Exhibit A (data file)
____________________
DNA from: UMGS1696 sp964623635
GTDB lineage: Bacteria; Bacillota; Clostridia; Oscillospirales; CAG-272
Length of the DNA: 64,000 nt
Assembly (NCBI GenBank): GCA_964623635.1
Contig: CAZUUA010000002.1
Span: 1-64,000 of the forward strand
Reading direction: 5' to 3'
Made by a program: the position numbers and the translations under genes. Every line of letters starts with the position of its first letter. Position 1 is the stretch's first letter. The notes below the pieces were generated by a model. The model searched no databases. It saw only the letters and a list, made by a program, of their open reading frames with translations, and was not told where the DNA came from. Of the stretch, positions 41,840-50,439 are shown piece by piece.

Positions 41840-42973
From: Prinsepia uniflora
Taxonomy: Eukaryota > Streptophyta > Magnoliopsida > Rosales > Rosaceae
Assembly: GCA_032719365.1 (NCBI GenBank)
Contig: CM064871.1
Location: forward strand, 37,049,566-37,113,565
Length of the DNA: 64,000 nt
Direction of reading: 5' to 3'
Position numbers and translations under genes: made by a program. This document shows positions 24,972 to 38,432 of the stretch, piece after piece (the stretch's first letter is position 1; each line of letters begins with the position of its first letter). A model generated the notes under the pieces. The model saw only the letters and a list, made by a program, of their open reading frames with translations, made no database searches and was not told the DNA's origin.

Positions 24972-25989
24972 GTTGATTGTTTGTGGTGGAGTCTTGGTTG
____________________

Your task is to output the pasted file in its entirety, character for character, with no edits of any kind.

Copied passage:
DNA from: UMGS1696 sp964623635
GTDB lineage: Bacteria; Bacillota; Clostridia; Oscillospirales; CAG-272
Length of the DNA: 64,000 nt
Assembly (NCBI GenBank): GCA_964623635.1
Contig: CAZUUA010000002.1
Span: 1-64,000 of the forward strand
Reading direction: 5' to 3'
Made by a program: the position numbers and the translations under genes. Every line of letters starts with the position of its first letter. Position 1 is the stretch's first letter. The notes below the pieces were generated by a model. The model searched no databases. It saw only the letters and a list, made by a program, of their open reading frames with translations, and was not told where the DNA came from. Of the stretch, positions 41,840-50,439 are shown piece by piece.

Positions 41840-42973
From: Prinsepia uniflora
Taxonomy: Eukaryota > Streptophyta > Magnoliopsida > Rosales > Rosaceae
Assembly: GCA_032719365.1 (NCBI GenBank)
Contig: CM064871.1
Location: forward strand, 37,049,566-37,113,565
Length of the DNA: 64,000 nt
Direction of reading: 5' to 3'
Position numbers and translations under genes: made by a program. This document shows positions 24,972 to 38,432 of the stretch, piece after piece (the stretch's first letter is position 1; each line of letters begins with the position of its first letter). A model generated the notes under the pieces. The model saw only the letters and a list, made by a program, of their open reading frames with translations, made no database searches and was not told the DNA's origin.

Positions 24972-25989
24972 GTTGATTGTTTGTGGTGGAGTCTTGGTTG